PARIS — The scandal leading to John Galliano’s trial for public insult has made Perfume Holding review its strategy for the brand in the U.S. market, and the company has revealed that its sales for the licensed line have suffered in certain other countries.
This story first appeared in the June 17, 2011 issue of WWD. Subscribe Today.
The Franco-Italian firm’s second fragrance line for Galliano, Parlez-Moi d’Amour, hit counters in Europe and the Middle East last October. A U.S. launch had been scheduled for this spring.
“We held off launching in the U.S. because of the problems, and are reviewing our strategy for that market,” Perfume Holding vice president of creation and marketing development Brigitte Wormser revealed, without giving further details. Industry sources had suggested that Parlez-Moi d’Amour could generate first-year wholesale revenues of 10 million euros, or $14.3 million at current exchange. John Galliano fragrances are sold in 5,000 doors worldwide.
“[Galliano’s comments have had] an impact on sales in certain markets,” Wormser said, declining to reveal details. In Israel, the brand was strongly affected by Galliano’s alleged anti-Semitic outbursts, she commented, and certain German and British retailers were reticent about stocking the fragrance. In France and Italy, however, the impact has been minimal.
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Certain German retailers had decided to destock the brand, and changed their minds after bloggers, who had already tested the fragrance, put pressure on them, she said.
“Parlez-Moi d’Amour has excellent scores on Sephora.fr,” Wormser said, suggesting this is proof that final consumers are little concerned about the situation.
“Everyone knows John was sick at the time,” Wormser said. She made a comparison with supermodel Kate Moss’ turbulent period: “We have all forgotten now that she messed up.”
“Consumers’ reception of Parlez-Moi d’Amour has been great, which is more important,” she said. Consumers seem to have moved on, but certain retailers have been reticent to continue stocking the brand.”
Regarding Galliano’s dismissal from his fashion brand, she said: “There are other brands whose namesake designer is no longer present, and who sell perfectly well. Young people today do not remember Paco Rabanne, but the brand is still successful.”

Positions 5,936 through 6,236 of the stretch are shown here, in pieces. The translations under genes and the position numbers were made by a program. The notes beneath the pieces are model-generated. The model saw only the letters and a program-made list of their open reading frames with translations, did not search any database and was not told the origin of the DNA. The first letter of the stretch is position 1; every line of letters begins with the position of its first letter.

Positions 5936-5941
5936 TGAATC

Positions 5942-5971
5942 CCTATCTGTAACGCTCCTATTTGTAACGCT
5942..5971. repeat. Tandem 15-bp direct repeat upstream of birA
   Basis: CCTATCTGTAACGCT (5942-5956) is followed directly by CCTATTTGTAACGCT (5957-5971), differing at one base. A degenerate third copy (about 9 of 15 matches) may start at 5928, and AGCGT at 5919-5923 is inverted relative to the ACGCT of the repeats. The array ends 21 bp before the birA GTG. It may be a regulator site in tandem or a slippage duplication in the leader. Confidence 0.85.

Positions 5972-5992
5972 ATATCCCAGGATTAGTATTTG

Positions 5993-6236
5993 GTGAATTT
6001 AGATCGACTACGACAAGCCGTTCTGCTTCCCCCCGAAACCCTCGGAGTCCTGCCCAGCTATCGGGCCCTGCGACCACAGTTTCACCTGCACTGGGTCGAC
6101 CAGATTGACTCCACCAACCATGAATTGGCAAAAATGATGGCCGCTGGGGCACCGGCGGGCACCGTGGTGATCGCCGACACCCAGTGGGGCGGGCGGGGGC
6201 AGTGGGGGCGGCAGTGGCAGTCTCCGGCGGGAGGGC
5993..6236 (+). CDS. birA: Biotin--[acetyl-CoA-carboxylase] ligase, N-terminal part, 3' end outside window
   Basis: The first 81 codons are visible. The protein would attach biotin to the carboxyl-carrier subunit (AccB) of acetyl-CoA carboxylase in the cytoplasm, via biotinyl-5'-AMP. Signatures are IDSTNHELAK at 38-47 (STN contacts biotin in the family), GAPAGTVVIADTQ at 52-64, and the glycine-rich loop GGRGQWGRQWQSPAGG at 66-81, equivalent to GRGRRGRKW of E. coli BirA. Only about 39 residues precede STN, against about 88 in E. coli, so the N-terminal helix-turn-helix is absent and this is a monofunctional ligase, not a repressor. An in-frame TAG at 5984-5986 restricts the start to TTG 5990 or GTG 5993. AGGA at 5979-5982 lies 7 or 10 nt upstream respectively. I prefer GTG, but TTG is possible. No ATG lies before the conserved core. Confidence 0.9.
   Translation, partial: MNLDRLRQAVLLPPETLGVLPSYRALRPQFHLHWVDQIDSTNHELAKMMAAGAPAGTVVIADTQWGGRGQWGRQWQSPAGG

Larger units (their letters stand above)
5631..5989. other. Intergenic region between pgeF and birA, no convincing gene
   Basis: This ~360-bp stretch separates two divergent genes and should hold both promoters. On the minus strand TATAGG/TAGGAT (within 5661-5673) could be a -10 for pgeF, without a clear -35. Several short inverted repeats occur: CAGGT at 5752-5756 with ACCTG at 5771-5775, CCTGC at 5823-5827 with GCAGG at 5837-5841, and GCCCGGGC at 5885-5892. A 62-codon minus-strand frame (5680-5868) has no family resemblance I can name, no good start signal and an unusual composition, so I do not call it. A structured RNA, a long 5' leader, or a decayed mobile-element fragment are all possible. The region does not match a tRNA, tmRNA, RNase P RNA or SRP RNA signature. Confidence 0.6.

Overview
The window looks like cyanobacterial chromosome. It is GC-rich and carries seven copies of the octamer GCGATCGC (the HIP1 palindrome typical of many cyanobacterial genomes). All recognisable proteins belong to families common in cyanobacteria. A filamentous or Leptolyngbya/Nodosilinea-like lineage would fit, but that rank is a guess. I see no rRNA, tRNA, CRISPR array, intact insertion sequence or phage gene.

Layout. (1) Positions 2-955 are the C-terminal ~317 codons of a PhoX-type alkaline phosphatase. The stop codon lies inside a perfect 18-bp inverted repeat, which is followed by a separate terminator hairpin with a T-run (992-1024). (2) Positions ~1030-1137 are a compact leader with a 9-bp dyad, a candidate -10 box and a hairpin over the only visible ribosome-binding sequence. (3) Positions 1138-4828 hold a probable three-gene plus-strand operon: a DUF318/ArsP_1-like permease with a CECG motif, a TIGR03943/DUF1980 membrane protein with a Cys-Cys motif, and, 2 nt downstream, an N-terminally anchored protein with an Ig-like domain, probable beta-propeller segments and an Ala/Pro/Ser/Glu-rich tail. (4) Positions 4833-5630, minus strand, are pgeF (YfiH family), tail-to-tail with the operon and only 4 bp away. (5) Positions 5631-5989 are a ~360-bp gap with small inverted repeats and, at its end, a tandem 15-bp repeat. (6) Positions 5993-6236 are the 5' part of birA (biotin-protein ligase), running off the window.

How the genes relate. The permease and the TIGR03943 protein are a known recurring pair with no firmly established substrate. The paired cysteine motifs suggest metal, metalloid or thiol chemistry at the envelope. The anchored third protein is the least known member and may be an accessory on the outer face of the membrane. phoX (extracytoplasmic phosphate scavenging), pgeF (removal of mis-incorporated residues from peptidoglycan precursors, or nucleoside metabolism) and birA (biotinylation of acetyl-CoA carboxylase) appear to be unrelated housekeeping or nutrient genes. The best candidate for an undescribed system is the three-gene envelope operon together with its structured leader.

She added: “If the product is great, it becomes more important than the brand.”
“It is unfortunate for Perfume Holding that just when it decides to support the John Galliano brand, such negative publicity comes along,” one industry source said, estimating that annual wholesale turnover for the brand’s signature eau de parfum and eau de toilette duo is around 10 million euros, or $14.2 million at current exchange rates. “It is not a brand that has a huge turnover, and the current situation will not help it to grow in the short term. It will be several months before negative perceptions of the brand are forgotten.”
The designer is to stand trial for alleged racist and anti-Semitic outbursts in Paris beginning next Wednesday.
Despite the media frenzy surrounding the designer, Perfume Holding is going ahead with the launch of an edp version of Parlez-Moi d’Amour. The stronger, “more sensual” scent will enter Europe, the Middle East and Asia in October.
For the edp, International Flavors & Fragrances’ Aliénor Massenet added notes of mandarin, raspberry, chypre and vanilla to the formula. At launch, it will be priced 42, 59 and 69 euros, or $60, $85 and $99, respectively, for 30-, 50- and 80-ml. versions. An ad campaign will star Taylor Momsen, who already featured in visuals for the edt.
The Galliano business is based mainly on licensing. Key partners include Gibò Co. SpA for the signature men’s and women’s collections; Ittierre SpA for the second line, Galliano; Diesel for children’s wear; Marcolin SpA for eyewear; Albisetti for swimwear, and Morellato for watches.
As reported, retailers in North America and the U.K. reacted immediately and sharply to the scandal in March and often pulled products off shelves, while the business in other regions — including Asia, Europe and the Middle East — remained largely unaffected.
Meanwhile, the Galliano company, controlled by Christian Dior SA, has received unsolicited expressions of interest in the business from several of its Italian licensing partners as well as a Chinese group and a firm from the Middle East, even though the company has not been put up for sale.
On Thursday, a spokeswoman for Gibò said, “From our point of view the feedback is positive and the customers are showing they’re attached and faithful to the brand.”